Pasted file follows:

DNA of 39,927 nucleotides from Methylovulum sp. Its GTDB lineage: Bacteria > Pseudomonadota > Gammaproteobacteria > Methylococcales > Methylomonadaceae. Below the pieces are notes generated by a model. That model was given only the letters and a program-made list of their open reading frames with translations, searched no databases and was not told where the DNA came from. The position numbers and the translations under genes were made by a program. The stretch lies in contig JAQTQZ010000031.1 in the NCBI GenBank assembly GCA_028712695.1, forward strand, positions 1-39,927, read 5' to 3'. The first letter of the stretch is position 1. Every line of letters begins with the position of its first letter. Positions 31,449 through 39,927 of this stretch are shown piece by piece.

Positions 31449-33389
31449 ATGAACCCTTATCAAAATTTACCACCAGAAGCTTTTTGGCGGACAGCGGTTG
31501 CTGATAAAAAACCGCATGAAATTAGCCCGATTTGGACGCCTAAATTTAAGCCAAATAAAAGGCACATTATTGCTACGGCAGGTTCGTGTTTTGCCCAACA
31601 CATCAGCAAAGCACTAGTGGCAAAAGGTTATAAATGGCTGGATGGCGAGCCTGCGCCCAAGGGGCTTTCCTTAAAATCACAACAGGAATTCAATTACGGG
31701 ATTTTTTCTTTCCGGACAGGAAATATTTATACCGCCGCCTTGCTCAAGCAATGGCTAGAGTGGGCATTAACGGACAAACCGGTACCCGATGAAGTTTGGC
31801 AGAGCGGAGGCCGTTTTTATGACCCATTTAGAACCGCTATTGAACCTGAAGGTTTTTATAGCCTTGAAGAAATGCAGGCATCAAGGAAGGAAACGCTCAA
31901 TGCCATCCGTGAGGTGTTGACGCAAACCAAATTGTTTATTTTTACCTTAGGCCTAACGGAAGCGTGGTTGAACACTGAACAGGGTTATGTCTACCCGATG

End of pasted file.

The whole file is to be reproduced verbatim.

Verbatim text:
DNA of 39,927 nucleotides from Methylovulum sp. Its GTDB lineage: Bacteria > Pseudomonadota > Gammaproteobacteria > Methylococcales > Methylomonadaceae. Below the pieces are notes generated by a model. That model was given only the letters and a program-made list of their open reading frames with translations, searched no databases and was not told where the DNA came from. The position numbers and the translations under genes were made by a program. The stretch lies in contig JAQTQZ010000031.1 in the NCBI GenBank assembly GCA_028712695.1, forward strand, positions 1-39,927, read 5' to 3'. The first letter of the stretch is position 1. Every line of letters begins with the position of its first letter. Positions 31,449 through 39,927 of this stretch are shown piece by piece.

Positions 31449-33389
31449 ATGAACCCTTATCAAAATTTACCACCAGAAGCTTTTTGGCGGACAGCGGTTG
31501 CTGATAAAAAACCGCATGAAATTAGCCCGATTTGGACGCCTAAATTTAAGCCAAATAAAAGGCACATTATTGCTACGGCAGGTTCGTGTTTTGCCCAACA
31601 CATCAGCAAAGCACTAGTGGCAAAAGGTTATAAATGGCTGGATGGCGAGCCTGCGCCCAAGGGGCTTTCCTTAAAATCACAACAGGAATTCAATTACGGG
31701 ATTTTTTCTTTCCGGACAGGAAATATTTATACCGCCGCCTTGCTCAAGCAATGGCTAGAGTGGGCATTAACGGACAAACCGGTACCCGATGAAGTTTGGC
31801 AGAGCGGAGGCCGTTTTTATGACCCATTTAGAACCGCTATTGAACCTGAAGGTTTTTATAGCCTTGAAGAAATGCAGGCATCAAGGAAGGAAACGCTCAA
31901 TGCCATCCGTGAGGTGTTGACGCAAACCAAATTGTTTATTTTTACCTTAGGCCTAACGGAAGCGTGGTTGAACACTGAACAGGGTTATGTCTACCCGATG